ELYRIA — The number of stops depends on the route.
But no matter how far you pedal, you can still enjoy wine from some of the best wineries in the state.
Whether you’re a competitive cyclist or a leisure rider, the 12th annual Dog Days Wine Tour has something to offer everyone with five different routes offering up to seven stops, including four wineries and a cider house.
Riders can choose from 37 miles, 45 miles, 65 miles, 100 miles or 125 miles.
All riders will visit Matus Winery in Wakeman. If you go just a bit farther, you also will be able to enjoy Vermilion Valley Vineyards. The three longest routes will be able to visit Redhead Ciderhouse, at Burnham Orchards, which offers both hard and soft cider.
New this year on the tour is D&D Smith Winery LLC in Norwalk and Paper Moon Vineyards in Vermilion.
An avid rider could easily cover the 125-mile trek, which includes all four wineries and the cider house. While a novice could travel the 37-mile route, and still enjoy a rest at Matus Winery.
“The 37 miles is more for those just getting into cycling,” said Dog Days coordinator Scott Edmundson. “The other routes are for those all the way up to competitive riders.”
But it’s typically not a whole family affair.
“We get single riders and groups from other cycling clubs around the state,” Edmundson said. “Sometimes we get a family — a husband, wife and adult son or daughter.”
But the tour is definitely for adults.
“A young child would have trouble even with the shortest route,” Edmundson said.
The event is a fundraiser for the Silver Wheels Cycling Club, which celebrates its 20th anniversary this year. The club uses funds from the wine tour to support its activities and also to make donations to local bike advocacy organizations, such as Firelands Rails to Trails Inc., Bike Elyria, Friends of Metro Parks in Lorain County, League of American Bicyclists and Oberlin Community Services, which distributes bikes within the community.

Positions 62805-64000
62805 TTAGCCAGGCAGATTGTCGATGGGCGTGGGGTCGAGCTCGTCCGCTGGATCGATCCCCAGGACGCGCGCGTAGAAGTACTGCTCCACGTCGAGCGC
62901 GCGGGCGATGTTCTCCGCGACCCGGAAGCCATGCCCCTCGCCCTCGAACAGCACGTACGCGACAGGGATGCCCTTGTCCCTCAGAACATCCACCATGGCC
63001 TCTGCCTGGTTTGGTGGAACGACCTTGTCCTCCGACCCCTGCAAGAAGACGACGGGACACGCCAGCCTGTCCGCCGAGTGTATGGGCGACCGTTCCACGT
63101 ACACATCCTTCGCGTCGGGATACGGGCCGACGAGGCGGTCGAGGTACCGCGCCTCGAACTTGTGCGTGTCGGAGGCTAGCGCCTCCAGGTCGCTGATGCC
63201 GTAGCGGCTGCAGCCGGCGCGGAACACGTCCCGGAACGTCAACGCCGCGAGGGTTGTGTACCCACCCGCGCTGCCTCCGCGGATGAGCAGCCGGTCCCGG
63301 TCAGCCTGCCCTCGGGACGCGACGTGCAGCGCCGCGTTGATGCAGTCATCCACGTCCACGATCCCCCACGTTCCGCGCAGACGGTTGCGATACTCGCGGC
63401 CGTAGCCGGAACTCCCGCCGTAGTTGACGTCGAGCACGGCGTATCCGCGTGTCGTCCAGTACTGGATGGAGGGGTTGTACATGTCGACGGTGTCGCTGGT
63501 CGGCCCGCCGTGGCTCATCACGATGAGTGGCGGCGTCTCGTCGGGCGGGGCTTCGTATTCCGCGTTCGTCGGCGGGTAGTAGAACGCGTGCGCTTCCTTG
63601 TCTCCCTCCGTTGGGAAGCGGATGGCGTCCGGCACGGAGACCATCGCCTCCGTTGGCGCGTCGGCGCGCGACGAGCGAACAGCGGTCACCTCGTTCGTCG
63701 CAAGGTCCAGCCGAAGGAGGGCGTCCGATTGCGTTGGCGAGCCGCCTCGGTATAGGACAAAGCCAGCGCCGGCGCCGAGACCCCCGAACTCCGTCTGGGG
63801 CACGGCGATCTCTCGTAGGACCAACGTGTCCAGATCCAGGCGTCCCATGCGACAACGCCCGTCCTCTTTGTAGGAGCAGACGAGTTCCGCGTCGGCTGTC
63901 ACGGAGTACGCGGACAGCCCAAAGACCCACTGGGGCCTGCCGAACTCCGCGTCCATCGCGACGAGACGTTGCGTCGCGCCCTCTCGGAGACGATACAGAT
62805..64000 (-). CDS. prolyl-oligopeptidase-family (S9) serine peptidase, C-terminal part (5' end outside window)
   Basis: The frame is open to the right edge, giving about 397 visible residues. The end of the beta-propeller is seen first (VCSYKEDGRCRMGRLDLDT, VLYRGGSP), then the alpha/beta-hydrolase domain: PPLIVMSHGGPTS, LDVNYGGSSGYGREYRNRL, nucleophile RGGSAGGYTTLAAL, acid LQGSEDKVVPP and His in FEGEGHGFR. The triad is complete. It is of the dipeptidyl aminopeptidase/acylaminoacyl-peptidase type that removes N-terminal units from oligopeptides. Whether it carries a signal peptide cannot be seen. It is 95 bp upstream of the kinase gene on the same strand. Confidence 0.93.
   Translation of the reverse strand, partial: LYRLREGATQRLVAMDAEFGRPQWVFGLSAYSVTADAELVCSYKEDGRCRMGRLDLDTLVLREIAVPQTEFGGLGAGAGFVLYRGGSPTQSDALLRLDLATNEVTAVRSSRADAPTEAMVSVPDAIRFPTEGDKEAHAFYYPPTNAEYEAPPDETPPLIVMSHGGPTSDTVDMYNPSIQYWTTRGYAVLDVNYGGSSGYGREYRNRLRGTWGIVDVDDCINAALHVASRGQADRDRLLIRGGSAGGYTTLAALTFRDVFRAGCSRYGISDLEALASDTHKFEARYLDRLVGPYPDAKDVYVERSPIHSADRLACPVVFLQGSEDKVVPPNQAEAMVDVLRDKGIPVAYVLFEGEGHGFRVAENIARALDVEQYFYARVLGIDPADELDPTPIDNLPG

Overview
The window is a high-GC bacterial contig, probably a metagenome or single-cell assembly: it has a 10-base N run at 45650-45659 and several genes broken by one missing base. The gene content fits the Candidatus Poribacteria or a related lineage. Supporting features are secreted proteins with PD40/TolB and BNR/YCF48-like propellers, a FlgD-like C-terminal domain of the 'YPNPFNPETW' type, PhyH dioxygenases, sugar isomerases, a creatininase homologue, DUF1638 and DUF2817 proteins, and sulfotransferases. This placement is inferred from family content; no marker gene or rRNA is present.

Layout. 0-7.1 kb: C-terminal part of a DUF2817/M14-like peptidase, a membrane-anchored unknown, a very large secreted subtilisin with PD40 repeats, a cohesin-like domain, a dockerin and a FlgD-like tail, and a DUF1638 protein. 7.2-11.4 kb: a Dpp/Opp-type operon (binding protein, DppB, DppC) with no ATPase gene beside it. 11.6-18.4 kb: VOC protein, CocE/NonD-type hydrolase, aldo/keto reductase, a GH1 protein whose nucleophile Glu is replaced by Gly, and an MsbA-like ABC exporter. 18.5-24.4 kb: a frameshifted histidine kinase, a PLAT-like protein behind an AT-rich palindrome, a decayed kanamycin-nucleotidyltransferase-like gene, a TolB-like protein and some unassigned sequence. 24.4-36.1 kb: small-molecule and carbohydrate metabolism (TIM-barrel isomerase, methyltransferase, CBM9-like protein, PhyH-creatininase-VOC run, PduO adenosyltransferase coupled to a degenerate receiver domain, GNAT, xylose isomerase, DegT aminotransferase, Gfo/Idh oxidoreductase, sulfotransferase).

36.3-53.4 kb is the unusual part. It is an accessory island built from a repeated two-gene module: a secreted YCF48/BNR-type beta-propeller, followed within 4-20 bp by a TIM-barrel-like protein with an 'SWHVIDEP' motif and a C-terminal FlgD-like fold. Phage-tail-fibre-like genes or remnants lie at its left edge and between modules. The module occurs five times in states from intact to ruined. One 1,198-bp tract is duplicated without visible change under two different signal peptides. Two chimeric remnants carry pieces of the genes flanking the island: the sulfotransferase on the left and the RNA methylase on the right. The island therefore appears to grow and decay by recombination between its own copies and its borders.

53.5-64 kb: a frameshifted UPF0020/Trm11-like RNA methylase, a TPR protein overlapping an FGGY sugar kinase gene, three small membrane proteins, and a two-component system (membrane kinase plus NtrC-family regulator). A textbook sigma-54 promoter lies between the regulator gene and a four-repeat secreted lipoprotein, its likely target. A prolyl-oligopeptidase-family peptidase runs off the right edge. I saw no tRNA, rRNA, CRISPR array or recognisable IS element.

The wine tour usually draws about 400 riders, but if the weather is right, Rob Hipskind, director of the Silver Wheels Cycling Club, knows that number will climb to nearly 500.
“We offer a ride through the quiet countryside,” Hipskind said. “There is not a lot of downtown traffic or noise, and you get to stop off and enjoy the scenery at some beautiful wineries. And if you buy wine, we haul it back for you.”
In addition to the winery stops, there also are fully stocked rest stops for riders to rehydrate and re-energize.
Cyclists also enjoy dinner with the cost of registration. The meal includes grilled and marinated chicken breasts, grilled hot dogs, or a vegetarian burger, baked beans, corn on the cob, salad and dessert provided by Pierre’s ice cream.
A popular event, the wine tour promises bigger things in 2019.
“We have something coming in 2019,” Edmundson teased. “We are making some major changes to improve our ride and improve the effect and atmosphere for the rider.”
The changes have been in the planning stages since last year, and while Edmundson could not say more, 2019 should be an intriguing year for cyclists.
Silver Wheels Cycling Club, a nonprofit organization, has more than 350 members in the area.